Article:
On reading this table, we realise that the inflatable mattress is the most suitable for hiking. It is still necessary to qualify! A self-inflating mattress is also suitable for trekking, as is the foam mattress.

In summary

Although the criteria have been categorised into two categories, each person has their own sensitivity, as mentioned a number of times in this hiking mattress buying guide. Insulation should be the basic criterion. If you hike 9 out of 10 times in the summer, it may not be necessary to choose a mattress with an R-Value of 6. For those rare times when you need a mattress for the winter, it may be possible to borrow from your friends, or even rent.
After choosing your R-Value, it is up to everyone to prioritise this or that criterion afterwards. Some ultra-light walkers (MUL) will choose a compact and lightweight hiking mattress while others will emphasise comfort with a large thickness or ease of inflation.
Still, when choosing, you must read the descriptions attached to the products, especially if you buy from an online store. On lyophilise.fr, we make a point of writing complete and factual descriptions. It’s up to you to compare and find the rare pearl that perfectly matches your needs. If you are still hesitating, our teams are available by email or via social networks to answer your latest questions.

Simplified buying guide - Short version

There are three types of mattresses:
• Inflatables: require breaths to take shape
• Self-inflating: self-inflate by unfolding it
• Foam: unfold and require no inflation
Before comparing them, we will see the different criteria to compare when choosing your hiking mattress.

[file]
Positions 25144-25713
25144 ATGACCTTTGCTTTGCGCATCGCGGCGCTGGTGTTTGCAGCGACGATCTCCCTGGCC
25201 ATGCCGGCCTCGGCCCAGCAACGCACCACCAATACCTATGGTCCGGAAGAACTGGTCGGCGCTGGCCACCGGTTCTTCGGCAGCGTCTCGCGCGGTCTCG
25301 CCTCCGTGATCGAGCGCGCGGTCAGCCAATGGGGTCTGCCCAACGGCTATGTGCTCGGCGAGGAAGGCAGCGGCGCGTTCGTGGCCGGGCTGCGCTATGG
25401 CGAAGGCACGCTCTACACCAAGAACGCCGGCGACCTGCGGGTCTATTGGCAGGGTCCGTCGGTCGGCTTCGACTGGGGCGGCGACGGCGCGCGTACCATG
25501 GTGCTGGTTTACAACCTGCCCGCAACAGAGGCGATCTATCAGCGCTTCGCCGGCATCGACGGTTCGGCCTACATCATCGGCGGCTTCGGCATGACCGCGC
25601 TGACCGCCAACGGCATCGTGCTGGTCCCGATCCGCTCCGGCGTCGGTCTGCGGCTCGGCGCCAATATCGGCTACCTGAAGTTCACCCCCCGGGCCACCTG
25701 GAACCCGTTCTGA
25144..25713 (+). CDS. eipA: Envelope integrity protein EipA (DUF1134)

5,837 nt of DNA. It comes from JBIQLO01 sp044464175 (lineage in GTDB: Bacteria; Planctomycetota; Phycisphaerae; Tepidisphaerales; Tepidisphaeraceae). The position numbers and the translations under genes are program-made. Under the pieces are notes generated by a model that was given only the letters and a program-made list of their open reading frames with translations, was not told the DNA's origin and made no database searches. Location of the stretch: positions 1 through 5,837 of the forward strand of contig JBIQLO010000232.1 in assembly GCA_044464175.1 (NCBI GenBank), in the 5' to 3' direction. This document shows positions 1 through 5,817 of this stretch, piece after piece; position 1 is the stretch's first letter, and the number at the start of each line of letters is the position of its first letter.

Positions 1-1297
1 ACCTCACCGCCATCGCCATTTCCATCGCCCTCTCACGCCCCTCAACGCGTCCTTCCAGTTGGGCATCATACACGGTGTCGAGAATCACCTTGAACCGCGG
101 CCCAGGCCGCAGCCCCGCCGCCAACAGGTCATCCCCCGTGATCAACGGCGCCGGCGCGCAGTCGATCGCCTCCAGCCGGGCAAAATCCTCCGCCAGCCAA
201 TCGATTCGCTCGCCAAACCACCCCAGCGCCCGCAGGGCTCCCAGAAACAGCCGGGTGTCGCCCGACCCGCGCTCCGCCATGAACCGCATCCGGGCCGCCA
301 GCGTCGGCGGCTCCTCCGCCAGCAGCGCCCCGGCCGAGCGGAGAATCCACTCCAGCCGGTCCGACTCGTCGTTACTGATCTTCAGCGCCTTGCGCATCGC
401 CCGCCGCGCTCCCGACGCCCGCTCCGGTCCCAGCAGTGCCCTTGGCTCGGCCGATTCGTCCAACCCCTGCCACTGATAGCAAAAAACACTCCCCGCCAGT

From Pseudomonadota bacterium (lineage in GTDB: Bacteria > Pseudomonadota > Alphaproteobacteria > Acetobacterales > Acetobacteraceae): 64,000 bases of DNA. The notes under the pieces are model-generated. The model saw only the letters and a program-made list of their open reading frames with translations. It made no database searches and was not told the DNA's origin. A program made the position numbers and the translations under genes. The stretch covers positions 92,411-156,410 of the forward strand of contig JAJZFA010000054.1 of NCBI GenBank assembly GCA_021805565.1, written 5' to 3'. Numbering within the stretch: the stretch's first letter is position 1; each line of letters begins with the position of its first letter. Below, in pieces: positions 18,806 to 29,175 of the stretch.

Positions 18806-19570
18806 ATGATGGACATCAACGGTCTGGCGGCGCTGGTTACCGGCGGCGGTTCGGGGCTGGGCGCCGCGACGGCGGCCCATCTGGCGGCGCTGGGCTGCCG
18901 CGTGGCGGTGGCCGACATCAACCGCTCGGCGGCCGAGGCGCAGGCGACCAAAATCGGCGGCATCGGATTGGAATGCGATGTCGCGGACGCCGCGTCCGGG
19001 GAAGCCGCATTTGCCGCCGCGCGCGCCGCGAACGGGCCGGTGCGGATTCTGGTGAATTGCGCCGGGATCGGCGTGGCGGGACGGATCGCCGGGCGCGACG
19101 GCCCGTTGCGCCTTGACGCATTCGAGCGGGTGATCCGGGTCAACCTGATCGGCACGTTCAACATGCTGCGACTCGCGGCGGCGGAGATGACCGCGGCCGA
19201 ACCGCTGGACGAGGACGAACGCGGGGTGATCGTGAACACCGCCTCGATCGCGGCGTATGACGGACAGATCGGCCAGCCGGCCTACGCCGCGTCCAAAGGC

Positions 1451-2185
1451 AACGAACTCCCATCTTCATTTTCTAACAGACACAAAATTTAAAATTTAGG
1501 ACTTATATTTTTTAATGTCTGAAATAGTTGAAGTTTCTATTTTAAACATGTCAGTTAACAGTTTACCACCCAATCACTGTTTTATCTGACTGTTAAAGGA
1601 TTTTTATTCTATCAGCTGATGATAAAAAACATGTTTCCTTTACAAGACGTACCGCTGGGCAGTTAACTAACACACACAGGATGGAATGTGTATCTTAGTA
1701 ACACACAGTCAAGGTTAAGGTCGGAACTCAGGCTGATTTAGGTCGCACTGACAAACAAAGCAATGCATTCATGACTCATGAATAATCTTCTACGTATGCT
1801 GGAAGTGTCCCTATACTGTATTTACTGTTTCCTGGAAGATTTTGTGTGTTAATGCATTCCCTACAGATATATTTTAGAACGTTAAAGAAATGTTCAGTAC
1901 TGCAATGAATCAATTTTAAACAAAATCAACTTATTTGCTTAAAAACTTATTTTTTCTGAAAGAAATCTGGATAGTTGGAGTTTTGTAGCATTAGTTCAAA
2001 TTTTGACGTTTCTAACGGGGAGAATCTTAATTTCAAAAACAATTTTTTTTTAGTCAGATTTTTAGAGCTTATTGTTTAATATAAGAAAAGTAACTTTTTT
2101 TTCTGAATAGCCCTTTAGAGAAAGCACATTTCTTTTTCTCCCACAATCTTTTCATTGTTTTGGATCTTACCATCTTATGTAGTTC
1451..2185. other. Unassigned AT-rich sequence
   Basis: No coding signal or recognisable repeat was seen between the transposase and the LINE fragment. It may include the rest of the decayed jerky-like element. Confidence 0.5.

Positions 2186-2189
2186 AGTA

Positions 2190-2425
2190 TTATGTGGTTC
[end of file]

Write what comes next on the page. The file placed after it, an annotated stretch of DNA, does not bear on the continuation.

1. R-Value
A mattress has a dual purpose: to provide comfort and to insulate you from the coolness of the floor. The first criterion to be taken into account is therefore the R-Value. This index allows you to calculate the thermal insulation of your mattress. This is an international standard that all manufacturers must meet. By stacking two mattresses, you add the R-Value.
Here is the recommended R-Value depending on the outside temperature:
- Hot night (above 15°C): 1 to 2
- Temperate night (between 5 and 15°C): to
- Cold night (below 5°C): above 4

2. Dimensions
It is important to distinguish the unfolded dimensions from the folded dimensions. For the first, opt for a mattress long enough so that your feet do not protrude. It seems logical. Also pay attention to the thickness of the mattress. While many hikers don’t mind sleeping on a thick mattress, not all do!
Regarding the folded dimensions, this is the information that matters most to trekkers. The larger the folded dimensions, the more space the mattress takes up in the bag. =

3. Weight
Volume goes hand in hand with weight. Test your complete backpack in real conditions before setting off on an adventure. And remember that over the days, fatigue accumulates and the weight of the backpack is more and more felt.
An ultra-light mattress is usually compact too. However, it tends to be thinner and less durable. A dilemma that only you can resolve.

4. Resistance
So we go on with resistance. Compare the materials to judge the strength. The foam is stronger than nylon which is itself stronger than polyester. For equal material, we must focus on the funds. For example, 70 denier nylon is stronger than 30 denier nylon.
In addition, when setting up your base camp, it is advisable to have a tarp or a footprint under your tent or directly under your mattress if you sleep under the stars. This is to avoid damaging it with thorns or stones on the ground.

5. Noise
A criterion very rarely taken into account and yet. If you are a light sleeper, be aware that inflatable mattresses tend to make a slight squeaking noise when you turn around. It may wake you up or disturb your expedition companion.

6. Inflation and deflation
The mattresses have different options to facilitate inflation and deflation: self-inflating, optimised valves, electric micro-pump, bag-pump… This allows you to relax and put in less effort. This is always appreciated after a day of exerting yourself.
In general, avoid inflating it in the mouth. The humid air you give off can condense and lead to mould and mildew in your mattress.

To conclude, here is a table that summarises the different advantages and disadvantages of each type of mattress: